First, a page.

- Japan – APPI
The Act on the Protection of Personal Information is a data protection regulation adopted in Japan in 2003 and underwent significant amendments in 2020 to enhance data protection measures. The 2020 amendment introduced four key changes: mandatory data breach notifications, exemptions for pseudonymized data, the requirement to obtain explicit consent for data transfers to third parties, and the obligation to inform data subjects about international data transfers.
The Spam Act 2003 regulates commercial electronic messages in Australia. It prohibits sending unsolicited emails without the recipient’s consent and requires all marketing emails to provide a clear way to unsubscribe. Permission to receive marketing emails can be given either expressly or inferred, and businesses must identify themselves and provide a way to contact them in every email.
What is the penalty for violating email marketing laws?
Email marketing can be great for engaging with customers, but it does come with legal responsibilities that should not be taken lightly. The consequences of violating some of these laws can result in significant financial penalties. To better understand, let’s quickly go over some of the main ones:
The CAN-SPAM Act imposes penalties of up to $50,00 per violation for non-compliant commercial emails.
The GDPR has some of the most notorious fines among all data protection laws. In case of violation, organizations face penalties determined by individual EU country regulators and can reach up to €20 million or 4% of the organization’s global annual turnover.
The CCPA subjects businesses to fines of $2,500 per violation or $7,500 per intentional violation if the regulatory body determines this. On top of this, companies must pay the fine within 30 days of notification to avoid further penalties.
HIPAA violations are classified into four categories: unknowing violations, reasonable cause violations, willful neglect-corrected, and willful neglect-not corrected. Fines range from $100 to $50,000 per violation, depending on the type of violation.
It’s important to note that this is only the financial damages a company will face in case of violating some of these laws. The long-lasting damage is brand reputation and customer trust loss.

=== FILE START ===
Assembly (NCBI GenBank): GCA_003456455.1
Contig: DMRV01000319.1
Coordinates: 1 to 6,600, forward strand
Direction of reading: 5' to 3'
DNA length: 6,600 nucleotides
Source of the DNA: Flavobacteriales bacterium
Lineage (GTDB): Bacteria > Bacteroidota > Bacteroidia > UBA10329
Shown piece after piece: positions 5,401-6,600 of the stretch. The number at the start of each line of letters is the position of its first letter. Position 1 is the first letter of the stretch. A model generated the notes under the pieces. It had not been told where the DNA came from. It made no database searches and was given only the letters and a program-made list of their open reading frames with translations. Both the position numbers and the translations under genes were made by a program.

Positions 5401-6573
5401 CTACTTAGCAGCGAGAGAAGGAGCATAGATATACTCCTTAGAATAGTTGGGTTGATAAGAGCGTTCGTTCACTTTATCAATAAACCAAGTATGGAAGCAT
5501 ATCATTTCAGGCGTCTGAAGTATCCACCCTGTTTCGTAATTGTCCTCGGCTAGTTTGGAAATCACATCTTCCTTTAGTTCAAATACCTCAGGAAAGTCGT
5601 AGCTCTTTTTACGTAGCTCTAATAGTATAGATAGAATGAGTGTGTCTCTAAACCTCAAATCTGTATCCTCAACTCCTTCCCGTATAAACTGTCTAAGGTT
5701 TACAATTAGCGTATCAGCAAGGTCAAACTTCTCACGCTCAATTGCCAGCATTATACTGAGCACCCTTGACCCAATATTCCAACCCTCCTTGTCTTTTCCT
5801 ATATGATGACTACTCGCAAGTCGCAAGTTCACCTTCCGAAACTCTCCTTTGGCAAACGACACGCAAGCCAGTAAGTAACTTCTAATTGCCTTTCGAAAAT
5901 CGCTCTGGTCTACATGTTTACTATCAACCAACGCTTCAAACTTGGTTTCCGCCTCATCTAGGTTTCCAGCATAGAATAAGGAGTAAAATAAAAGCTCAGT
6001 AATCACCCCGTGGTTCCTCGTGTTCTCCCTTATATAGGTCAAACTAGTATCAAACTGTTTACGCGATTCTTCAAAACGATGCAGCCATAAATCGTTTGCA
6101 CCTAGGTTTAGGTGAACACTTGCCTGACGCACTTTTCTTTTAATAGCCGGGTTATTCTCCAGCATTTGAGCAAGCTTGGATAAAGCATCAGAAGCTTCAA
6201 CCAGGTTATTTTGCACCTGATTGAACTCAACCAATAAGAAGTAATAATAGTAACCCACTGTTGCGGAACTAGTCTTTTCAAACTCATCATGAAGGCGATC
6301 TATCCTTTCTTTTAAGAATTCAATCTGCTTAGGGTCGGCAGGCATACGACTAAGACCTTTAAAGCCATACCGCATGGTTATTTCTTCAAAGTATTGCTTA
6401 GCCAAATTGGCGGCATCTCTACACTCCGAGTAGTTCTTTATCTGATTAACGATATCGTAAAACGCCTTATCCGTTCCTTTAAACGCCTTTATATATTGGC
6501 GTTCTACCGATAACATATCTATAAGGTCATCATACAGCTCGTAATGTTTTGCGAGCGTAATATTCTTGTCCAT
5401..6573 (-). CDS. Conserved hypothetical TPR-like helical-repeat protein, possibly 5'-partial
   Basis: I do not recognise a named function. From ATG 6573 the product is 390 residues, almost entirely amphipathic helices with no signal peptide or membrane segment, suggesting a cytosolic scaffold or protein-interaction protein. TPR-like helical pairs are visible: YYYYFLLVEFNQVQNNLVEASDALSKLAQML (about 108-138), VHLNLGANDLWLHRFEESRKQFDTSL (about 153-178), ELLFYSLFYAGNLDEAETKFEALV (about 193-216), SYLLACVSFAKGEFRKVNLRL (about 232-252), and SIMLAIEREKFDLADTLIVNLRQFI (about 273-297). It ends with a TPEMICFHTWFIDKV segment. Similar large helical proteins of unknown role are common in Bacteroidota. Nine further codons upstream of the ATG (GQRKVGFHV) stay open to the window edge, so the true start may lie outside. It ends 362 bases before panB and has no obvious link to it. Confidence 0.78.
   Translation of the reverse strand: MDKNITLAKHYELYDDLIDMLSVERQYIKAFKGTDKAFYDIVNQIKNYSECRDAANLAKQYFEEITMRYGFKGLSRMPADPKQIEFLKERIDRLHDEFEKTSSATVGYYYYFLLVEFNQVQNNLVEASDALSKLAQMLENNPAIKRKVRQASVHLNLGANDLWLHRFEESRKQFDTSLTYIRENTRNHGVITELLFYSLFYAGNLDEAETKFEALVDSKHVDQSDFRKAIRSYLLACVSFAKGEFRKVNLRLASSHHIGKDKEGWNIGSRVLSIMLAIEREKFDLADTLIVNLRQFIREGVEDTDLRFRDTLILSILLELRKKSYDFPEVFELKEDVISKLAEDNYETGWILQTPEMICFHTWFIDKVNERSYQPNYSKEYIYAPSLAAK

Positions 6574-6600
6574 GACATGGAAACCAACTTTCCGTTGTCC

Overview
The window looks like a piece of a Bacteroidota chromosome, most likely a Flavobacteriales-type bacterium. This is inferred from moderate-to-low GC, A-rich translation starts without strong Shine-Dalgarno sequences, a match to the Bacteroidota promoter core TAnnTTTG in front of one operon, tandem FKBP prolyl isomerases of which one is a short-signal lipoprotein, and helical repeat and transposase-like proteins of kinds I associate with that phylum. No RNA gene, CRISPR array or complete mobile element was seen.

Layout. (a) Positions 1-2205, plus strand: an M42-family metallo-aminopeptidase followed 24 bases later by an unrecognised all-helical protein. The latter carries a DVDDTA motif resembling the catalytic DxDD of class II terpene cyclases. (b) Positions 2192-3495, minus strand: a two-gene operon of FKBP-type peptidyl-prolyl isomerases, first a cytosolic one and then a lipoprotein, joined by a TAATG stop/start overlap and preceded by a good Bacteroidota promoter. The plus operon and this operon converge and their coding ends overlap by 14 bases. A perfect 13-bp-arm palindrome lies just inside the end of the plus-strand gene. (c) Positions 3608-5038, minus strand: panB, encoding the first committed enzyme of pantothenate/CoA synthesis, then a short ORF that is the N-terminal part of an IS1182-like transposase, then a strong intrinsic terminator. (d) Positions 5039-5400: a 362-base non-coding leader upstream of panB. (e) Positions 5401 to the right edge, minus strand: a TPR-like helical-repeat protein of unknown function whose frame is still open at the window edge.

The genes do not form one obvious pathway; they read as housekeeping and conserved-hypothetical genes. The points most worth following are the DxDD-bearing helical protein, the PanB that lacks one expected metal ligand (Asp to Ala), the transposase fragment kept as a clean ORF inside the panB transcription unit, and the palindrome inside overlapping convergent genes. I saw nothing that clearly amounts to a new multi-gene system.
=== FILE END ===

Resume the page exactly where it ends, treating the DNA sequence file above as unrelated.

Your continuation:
How to make sure your email marketing campaigns meet the laws?
Disregarding email marketing laws is like driving a car with a blindfold on – sooner or later, you’ll crash.💥🚗 While it may seem daunting and nearly impossible to follow every law and regulation concerning email marketing, throwing caution to the wind is not the best approach either.
Instead, by focusing on best practices, you can ensure compliance without overwhelming yourself and using many resources. And here are the latest best practice requirements from Google and Yahoo. Adhering to these, will indeed help you make your emails meet the laws.
After all, risking hefty fines and damaging your reputation with customers is not exactly the recipe for a successful business.
- Maintain a clean mailing list.
Build your mailing list using subscription forms and lead magnets instead of buying one. Implement double opt-in to ensure a quality list, free from inactive or incorrect emails, spam traps, or unwanted addresses. On top of that, it is important to regularly clean your email list to avoid sending emails to individuals who have previously asked to be removed.
- Easy opt-out for users.
Include a visible opt-out link in every email, and ensure the unsubscription process is straightforward and user-friendly. Offer options to unsubscribe, receive emails less frequently or maintain the status quo. Additionally, check if your email clients support list-unsubscribe headers.
- Obtain and record consent.
Besides offering an opt-in mechanism, it’s important to document consent to protect your business from potential violations. Keep consent records in your company’s internal documentation or customer data platform, and again, regularly update your suppression list.
- Honor opt-out requests promptly.
In addition to including an unsubscribe link, process the opt-out requests quickly. For example, the CAN-SPAM Act requires you to do so within ten business days. Consider using email marketing tools that can automate this process.
- Proper introduction.
Use your real name or company name in the “Sender” field to help recipients recognize your emails. In your email templates, header information, including your company logo and contact details, can be in the footer to ensure transparency. Additionally, consider setting up BIMI records that also help with open rates.
- Clear and honest subject lines.
Deceptive subject lines are bad no matter how you look at them, so craft simple subject lines that precisely reflect the email’s content. This complies with legal regulations and also adheres to standard email marketing practices that protect the sender’s reputation.
In conclusion, businesses must understand and comply with email marketing laws when executing their campaigns. The importance of staying informed and updated on these regulations cannot be understated, as they protect businesses and consumers from privacy and data breaches. By familiarizing yourself with these laws and utilizing professional email marketing tools, you avoid accidental non-compliance that comes with a big price tag. Furthermore, following these laws can also help businesses to maintain a positive brand image and build trust with their audience.
So stay committed to ethical and responsible email marketing and enjoy the benefits it can bring to your business. ✌️